- The risk of hair, nails, teeth and bone problems.
- The occurrence of anxiety and depression.
Basic Principles of Healthy Nutrition
Healthy nutrition is a food which helps a person to live a normal life, improves his health and prevents illness. So what do you need to do to eat right?
Restricting nutrition as well as oversaturation will not do any good. Humans need both animal and plant foods to function properly. It is necessary to start to change your attitude to food with a firm decision. If this decision is realized and made, you should start trying to adhere to the principles of healthy eating. Let’s talk about them.
Be Moderate in Food
You should consume an amount of calories that is approximately equal to their expenditure. It’s necessary to understand that appetite is different from hunger, that is why it’s so important to hear the signals of your own body. When we feel real hunger, it’s a signal from the body that there are not enough substances necessary for life. When we go to the kitchen for a sandwich out of nothing or for pleasure, it’s a different story.
Remember that regular overeating can lead to really serious illness and damage to vital organs.
Consider How Much Your Body Spends
This is necessary to keep a balance between the energy that comes into the body with food and the energy that is expended by a person for internal organ work, muscular and mental activity, and other daily activities.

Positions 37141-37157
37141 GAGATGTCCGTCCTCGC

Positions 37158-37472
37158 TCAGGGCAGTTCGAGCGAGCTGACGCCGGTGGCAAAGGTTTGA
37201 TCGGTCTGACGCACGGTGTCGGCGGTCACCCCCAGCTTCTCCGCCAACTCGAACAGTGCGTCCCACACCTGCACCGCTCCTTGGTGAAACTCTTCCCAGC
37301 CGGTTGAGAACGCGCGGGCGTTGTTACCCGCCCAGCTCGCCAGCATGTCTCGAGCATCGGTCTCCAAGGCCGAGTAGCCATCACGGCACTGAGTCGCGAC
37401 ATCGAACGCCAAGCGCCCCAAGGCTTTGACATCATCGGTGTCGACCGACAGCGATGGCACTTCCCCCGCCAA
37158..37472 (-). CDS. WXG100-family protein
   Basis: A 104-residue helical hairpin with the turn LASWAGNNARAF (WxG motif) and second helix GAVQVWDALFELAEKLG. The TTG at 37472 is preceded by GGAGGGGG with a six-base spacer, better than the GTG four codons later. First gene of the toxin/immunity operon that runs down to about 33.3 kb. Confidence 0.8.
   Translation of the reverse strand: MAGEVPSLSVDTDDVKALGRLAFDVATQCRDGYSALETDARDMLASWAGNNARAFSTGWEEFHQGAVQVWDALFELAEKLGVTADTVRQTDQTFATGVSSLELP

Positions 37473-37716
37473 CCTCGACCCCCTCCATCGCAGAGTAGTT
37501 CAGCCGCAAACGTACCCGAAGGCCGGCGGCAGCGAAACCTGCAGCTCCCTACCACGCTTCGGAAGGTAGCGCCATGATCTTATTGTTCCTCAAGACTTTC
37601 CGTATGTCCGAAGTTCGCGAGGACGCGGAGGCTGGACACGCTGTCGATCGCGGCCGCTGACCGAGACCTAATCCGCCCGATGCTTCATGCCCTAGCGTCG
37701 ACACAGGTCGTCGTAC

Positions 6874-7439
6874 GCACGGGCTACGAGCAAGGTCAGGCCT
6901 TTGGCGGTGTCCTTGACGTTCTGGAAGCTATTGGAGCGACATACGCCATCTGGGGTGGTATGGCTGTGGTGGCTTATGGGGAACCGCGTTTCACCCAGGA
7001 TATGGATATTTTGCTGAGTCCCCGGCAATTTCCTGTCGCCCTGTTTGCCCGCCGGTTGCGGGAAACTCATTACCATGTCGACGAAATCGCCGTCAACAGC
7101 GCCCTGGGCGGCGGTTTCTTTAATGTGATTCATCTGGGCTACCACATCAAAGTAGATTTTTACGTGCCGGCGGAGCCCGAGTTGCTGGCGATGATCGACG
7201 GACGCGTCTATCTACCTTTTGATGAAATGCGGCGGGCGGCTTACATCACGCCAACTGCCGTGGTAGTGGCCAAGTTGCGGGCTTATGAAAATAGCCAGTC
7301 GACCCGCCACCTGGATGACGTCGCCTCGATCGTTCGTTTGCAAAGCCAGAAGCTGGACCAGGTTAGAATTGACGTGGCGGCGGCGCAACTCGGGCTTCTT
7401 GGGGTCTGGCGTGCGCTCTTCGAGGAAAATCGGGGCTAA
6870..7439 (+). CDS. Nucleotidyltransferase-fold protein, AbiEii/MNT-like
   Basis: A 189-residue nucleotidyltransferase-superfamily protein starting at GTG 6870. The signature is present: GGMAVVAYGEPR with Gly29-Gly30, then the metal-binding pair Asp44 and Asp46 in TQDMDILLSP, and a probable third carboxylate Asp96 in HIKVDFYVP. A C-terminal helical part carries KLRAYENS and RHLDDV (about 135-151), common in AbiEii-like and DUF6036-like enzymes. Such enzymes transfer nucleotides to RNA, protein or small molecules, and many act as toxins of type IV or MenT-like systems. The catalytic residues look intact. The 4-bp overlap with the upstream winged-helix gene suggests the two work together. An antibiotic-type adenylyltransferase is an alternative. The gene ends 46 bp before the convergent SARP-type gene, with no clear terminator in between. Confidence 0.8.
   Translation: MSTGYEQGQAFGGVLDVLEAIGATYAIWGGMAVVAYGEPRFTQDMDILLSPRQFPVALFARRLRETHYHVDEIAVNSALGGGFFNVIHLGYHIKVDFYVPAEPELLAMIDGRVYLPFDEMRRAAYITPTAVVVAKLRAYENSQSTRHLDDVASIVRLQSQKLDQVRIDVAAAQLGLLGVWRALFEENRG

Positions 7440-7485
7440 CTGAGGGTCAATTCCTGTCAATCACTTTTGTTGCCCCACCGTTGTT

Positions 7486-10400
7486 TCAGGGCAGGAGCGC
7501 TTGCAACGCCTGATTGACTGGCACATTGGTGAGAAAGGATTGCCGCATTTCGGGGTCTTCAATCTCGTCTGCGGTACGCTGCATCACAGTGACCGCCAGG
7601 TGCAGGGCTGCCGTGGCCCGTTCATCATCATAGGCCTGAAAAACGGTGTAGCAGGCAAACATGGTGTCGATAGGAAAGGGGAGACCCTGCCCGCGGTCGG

Active sporting activities, for example, have a significant impact on energy expenditure. If an athlete’s weight is greater than the norm, then the energy expenditure increases. The rate of energy expenditure depends on a person’s age, weight, health, activity, climate, and other characteristics.
So how do activities directly affect energy expenditure?
- In an office or other sedentary work, a person spends about 1700-2200 kcal per day.
- A sedentary job, which requires exertion on some muscles (a teacher, a salesperson, a cashier), will have an energy expenditure of between 2,000 and 2,500 kcal.
- With minor muscular work (waiter, cook, medical worker) energy losses are assumed to be up to 3,100 kcal.